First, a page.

Book by Maike Ingrid Philipsen
Review by Mandy Anderson
First Year Advising Center
Kent State University

Philipsen’s Challenges of the Faculty Career for Women: Success & Sacrifice is all about finding balance—balance between one’s professional and personal life.  She explores how females in the academy may seek to build a life with a partner, possibly raise a family, maintain a home and, if they’re fortunate, have some semblance of a social life.  It soon becomes evident, however, that it is not always possible to lead a full life outside of work with a career that requires teaching, publication, and service.  Philipsen gives the reader insight into the often tenuous relationship between the private and professional life of female faculty.   
The book reads something like a narrative biography; the results produced by Philipsen’s qualitative interview study are presented in chronological order progressing from early, mid, to late career.  Issues pertinent to each cohort are raised, and passages from several interviews are included to support central themes.  These passages make it clear that very few women are able to strike a healthy balance while employed as faculty members unless she has an enabler who provides additional support.  Professional advisors are specifically mentioned as enablers since they can alleviate some of the advising duties of faculty.  Even with the additional assistance, women still encounter barriers.  Most of these challenges stem from the structure of the academy.  Due to specialization and the competitiveness of the job market, new jobs often require cross-country moves which can prove problematic for dual career couples.  The tenure process is grueling even in the most ideal circumstances, and women may feel they must choose between research and publication and having a family.  In some instances it is possible to pause the tenure clock, but many fear this extra time will lead to increased expectations.  Furthermore, many women find that although the situation of their sex has improved overall, there are still subtle, and sometimes not so subtle, differences in the way they are treated in the academy.  These are issues women considering obtaining doctorates and possibly hoping to secure faculty positions must address.  Unfortunately, it seems that committing to its pursuit will entail a portion of the woman’s life to be given up in order to succeed in the academy under its current structure.  It is for this reason that Philipsen concludes by making recommendations for change, namely calling for an extended time frame and less ambiguous requirements for tenure.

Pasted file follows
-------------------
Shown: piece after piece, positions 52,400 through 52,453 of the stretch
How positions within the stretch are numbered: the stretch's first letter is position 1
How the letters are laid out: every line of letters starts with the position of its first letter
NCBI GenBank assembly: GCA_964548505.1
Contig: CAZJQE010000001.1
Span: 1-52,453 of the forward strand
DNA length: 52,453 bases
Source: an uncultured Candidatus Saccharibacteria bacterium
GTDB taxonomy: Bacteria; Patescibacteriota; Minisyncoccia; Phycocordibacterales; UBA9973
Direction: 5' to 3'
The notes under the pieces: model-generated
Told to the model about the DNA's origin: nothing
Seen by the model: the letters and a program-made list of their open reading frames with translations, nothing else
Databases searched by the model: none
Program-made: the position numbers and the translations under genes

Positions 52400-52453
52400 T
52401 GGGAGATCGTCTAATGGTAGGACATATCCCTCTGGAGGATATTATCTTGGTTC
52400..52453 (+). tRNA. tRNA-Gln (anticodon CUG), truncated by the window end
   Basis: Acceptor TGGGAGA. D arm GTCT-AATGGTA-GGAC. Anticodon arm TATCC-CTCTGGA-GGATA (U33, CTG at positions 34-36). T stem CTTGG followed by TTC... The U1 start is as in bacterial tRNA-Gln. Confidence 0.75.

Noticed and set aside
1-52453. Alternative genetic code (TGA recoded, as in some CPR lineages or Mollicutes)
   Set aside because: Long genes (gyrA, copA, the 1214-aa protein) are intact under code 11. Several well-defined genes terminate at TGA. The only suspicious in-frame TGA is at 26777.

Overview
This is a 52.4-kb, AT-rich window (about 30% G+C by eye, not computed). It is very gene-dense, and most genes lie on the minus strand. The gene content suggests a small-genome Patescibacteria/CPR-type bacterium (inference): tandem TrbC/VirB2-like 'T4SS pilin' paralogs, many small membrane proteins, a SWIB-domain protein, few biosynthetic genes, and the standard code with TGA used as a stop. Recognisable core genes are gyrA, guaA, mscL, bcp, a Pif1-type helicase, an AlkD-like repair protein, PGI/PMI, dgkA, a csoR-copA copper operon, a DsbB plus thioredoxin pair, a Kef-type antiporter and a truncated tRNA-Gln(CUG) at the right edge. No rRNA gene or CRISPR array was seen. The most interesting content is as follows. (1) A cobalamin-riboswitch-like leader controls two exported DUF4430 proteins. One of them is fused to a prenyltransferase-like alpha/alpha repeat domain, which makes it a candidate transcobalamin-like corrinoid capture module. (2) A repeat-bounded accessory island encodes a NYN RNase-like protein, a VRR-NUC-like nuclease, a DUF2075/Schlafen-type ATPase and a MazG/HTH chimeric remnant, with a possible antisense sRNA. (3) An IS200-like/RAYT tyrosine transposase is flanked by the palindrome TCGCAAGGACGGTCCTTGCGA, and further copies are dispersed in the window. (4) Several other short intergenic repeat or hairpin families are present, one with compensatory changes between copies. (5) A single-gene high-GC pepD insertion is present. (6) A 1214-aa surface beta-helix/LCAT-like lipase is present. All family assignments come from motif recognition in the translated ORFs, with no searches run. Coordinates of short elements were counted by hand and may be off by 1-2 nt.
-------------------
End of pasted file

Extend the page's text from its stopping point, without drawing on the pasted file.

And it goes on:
The narrative format makes for an easy read that gives great insight into the lives of female faculty.  It contains a wealth of references for anyone seeking further information about women in the academy, and qualitative information obtained through survey method is included in one of the appendices.  This piece is appropriate for those considering pursing a Ph.D., female professionals seeking guidance on how other women balance work and home life, and those seeking a better understanding of the roles and responsibilities of faculty.  The information is honest, revealing, and troubling at times.  A weakness lies in sections which become bogged down by self-pity and unrealistic demands.  Aside from this minor flaw, Philipsen’s work brings to light the reality of life as a female faculty member.

Challenges of the faculty career for women: Success & sacrifice (2008). Book by Maike Ingrid Philipsen. Review by Mandy Anderson. San Francisco, CA: Jossey-Bass, 368 pp. $40.00. ISBN # 978-0-470-25700-5
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